By Amanda Follett Hosgood

Not once during the debate was the past winter’s conflict on Wet’suwet’en territory mentioned, but it was surely on candidates’ minds as they answered a question about whether reconciliation requires full Indigenous support of resource development projects on their territories.

Furstenau kicked off the responses by pointing to the Declaration on the Rights of Indigenous Peoples Act, which passed unanimously in the legislature in November and commits the government to following the UN Declaration on the Rights of Indigenous Peoples, and said there needs to be government-to-government negotiations to ensure a sustainable future. “It can’t just be words. It has to be action,” she said. Earlier in the debate, she also admonished Horgan for moving forward with Site C, saying the problem-plagued dam “was your first chance to do a bill with the lens of UNDRIP and you didn’t do it.”

Wilkinson was quick to stress the importance of moving ahead with natural resource projects. “We have to work with First Nations whenever possible,” he said, calling for peaceful resolution when conflicts arise. “Blockades simply don’t work. It just gets in everyone’s way and causes tension and unhappiness.”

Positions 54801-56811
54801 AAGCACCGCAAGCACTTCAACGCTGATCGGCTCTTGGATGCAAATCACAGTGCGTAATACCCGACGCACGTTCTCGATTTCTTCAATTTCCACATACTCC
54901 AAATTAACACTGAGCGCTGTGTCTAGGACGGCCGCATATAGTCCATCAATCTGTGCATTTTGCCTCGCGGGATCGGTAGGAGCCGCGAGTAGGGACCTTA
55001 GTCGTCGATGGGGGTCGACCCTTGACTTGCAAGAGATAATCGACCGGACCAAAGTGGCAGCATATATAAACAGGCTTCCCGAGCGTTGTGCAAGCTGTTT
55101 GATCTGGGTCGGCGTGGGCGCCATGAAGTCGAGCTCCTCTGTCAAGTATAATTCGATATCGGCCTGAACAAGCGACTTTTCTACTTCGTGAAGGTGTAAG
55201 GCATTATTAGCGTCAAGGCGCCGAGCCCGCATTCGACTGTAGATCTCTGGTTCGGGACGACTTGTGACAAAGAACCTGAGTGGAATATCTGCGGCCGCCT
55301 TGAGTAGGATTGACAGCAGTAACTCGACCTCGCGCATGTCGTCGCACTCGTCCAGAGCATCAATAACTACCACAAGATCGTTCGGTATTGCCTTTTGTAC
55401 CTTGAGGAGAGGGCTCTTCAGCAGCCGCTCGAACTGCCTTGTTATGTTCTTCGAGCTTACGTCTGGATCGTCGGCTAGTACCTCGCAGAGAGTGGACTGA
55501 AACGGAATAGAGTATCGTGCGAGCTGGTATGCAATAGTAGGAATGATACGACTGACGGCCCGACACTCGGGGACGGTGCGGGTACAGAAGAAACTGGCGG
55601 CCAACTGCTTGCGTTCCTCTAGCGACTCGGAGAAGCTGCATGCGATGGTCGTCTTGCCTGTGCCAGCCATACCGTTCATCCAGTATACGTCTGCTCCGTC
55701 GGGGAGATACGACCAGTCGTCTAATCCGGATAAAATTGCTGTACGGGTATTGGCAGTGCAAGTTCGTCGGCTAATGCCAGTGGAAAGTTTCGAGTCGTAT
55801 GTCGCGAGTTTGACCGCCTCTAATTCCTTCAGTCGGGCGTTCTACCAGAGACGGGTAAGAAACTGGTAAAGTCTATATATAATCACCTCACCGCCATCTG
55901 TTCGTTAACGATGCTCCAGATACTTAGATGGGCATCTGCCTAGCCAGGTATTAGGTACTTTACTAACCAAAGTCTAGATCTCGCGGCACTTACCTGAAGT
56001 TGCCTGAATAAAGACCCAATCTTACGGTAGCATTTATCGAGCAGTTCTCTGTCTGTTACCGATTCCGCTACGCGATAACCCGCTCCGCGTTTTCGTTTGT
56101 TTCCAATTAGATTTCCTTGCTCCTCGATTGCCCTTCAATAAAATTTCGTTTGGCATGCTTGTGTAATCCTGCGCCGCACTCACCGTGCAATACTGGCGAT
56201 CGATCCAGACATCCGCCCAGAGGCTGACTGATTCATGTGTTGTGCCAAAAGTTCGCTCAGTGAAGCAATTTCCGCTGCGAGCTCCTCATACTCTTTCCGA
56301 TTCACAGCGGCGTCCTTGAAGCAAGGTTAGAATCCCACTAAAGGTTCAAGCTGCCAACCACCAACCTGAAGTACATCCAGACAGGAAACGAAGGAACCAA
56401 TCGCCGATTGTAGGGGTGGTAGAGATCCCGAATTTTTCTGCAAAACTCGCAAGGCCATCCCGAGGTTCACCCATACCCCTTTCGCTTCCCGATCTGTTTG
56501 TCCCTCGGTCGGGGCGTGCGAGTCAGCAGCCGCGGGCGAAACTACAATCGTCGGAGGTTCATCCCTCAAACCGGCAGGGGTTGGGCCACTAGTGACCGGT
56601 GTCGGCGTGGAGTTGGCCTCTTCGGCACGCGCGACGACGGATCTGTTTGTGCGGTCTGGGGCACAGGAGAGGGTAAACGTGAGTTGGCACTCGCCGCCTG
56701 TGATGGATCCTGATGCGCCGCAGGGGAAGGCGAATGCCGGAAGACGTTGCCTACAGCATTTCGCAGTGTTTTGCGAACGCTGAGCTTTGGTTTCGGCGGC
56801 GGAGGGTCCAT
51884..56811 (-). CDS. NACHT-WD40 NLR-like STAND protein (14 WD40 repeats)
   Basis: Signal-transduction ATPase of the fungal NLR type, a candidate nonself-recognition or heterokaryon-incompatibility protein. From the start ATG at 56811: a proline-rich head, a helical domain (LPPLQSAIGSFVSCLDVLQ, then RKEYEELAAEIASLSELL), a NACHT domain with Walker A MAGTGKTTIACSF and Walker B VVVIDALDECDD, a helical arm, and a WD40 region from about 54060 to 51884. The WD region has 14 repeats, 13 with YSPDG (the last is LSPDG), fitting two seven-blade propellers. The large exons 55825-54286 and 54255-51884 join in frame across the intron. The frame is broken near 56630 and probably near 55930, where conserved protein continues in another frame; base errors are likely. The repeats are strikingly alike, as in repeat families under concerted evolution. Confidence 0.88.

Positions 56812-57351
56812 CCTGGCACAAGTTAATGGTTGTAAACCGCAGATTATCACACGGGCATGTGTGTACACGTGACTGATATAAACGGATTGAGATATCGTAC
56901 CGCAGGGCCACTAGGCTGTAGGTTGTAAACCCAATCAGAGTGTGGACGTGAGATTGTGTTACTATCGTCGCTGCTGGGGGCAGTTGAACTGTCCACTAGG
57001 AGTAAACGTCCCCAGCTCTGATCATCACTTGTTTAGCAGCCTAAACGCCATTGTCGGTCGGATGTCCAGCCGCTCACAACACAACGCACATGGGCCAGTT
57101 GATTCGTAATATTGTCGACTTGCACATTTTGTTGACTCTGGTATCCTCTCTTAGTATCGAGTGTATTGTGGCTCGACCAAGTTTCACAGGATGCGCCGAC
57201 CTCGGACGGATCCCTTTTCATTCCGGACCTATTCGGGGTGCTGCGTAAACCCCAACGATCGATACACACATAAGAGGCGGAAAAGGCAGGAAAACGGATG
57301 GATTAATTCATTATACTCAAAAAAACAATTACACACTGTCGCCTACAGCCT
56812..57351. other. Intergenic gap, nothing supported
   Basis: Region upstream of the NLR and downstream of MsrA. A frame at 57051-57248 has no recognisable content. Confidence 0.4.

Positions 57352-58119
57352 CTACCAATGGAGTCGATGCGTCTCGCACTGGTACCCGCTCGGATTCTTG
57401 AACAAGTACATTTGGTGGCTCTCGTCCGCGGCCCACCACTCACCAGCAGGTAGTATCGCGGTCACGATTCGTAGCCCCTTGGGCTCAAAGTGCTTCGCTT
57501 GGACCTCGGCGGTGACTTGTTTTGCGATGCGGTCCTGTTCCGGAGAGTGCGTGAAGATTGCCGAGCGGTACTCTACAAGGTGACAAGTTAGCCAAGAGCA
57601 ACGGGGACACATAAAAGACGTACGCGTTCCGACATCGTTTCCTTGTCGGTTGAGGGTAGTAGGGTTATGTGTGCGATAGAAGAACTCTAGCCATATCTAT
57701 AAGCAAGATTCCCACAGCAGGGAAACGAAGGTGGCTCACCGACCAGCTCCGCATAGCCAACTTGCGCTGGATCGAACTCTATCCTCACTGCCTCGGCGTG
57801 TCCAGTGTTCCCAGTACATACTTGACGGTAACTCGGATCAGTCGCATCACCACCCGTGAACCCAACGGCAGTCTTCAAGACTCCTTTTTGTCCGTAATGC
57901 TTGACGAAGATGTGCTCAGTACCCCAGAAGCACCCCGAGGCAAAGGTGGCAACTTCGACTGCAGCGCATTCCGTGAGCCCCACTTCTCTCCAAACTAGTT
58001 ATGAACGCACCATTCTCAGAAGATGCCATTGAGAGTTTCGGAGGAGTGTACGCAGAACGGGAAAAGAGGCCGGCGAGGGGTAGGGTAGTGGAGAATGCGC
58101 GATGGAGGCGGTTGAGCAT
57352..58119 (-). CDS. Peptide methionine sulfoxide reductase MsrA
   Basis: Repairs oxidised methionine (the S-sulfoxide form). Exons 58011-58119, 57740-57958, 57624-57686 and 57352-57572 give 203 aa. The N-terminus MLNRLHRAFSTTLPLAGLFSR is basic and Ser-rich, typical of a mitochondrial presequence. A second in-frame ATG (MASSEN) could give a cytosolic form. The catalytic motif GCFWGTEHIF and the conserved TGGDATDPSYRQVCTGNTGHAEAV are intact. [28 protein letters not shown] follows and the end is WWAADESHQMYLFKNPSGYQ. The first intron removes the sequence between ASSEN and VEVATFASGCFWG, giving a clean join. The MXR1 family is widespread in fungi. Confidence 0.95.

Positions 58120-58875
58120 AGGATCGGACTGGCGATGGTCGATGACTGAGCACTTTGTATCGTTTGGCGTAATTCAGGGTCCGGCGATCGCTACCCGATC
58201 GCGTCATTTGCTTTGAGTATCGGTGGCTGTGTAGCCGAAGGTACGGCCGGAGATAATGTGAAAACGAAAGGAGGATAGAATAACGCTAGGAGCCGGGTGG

Horgan acknowledged the role of all three party leaders in passing the UNDRIP legislation. “The challenges of keeping our economy going when we’re just starting to reconcile after 150 years of occupation is daunting,” he said, but added it is important that “everyone dials into the projects going forward.”

CHEER: To Furstenau, who called for fewer words and more action. Between Site C and the Wet’suwet’en conflict, the current government has missed two huge opportunities to put its commitment to UNDRIP into practice.

BOO: To Wilkinson, for his claim Indigenous rights should be honoured “whenever possible.” That’s not what the UN Declaration on the Rights of Indigenous Peoples, now provincial law, calls for.

What about work?
By Paul Willcocks

Work has become increasingly crappy for British Columbians. Precarious contract or gig economy jobs have replaced stable employment. Falling unionization rates have left people without benefits or bargaining power. The pandemic has exposed the weaknesses in employment standards protections.

But making work life better was scarcely mentioned in the debate.

Only Furstenau offered a proposal, defending the Green promise to work with labour and business on exploring a four-day work week, noting benefits in productivity, health and happiness in other jurisdictions.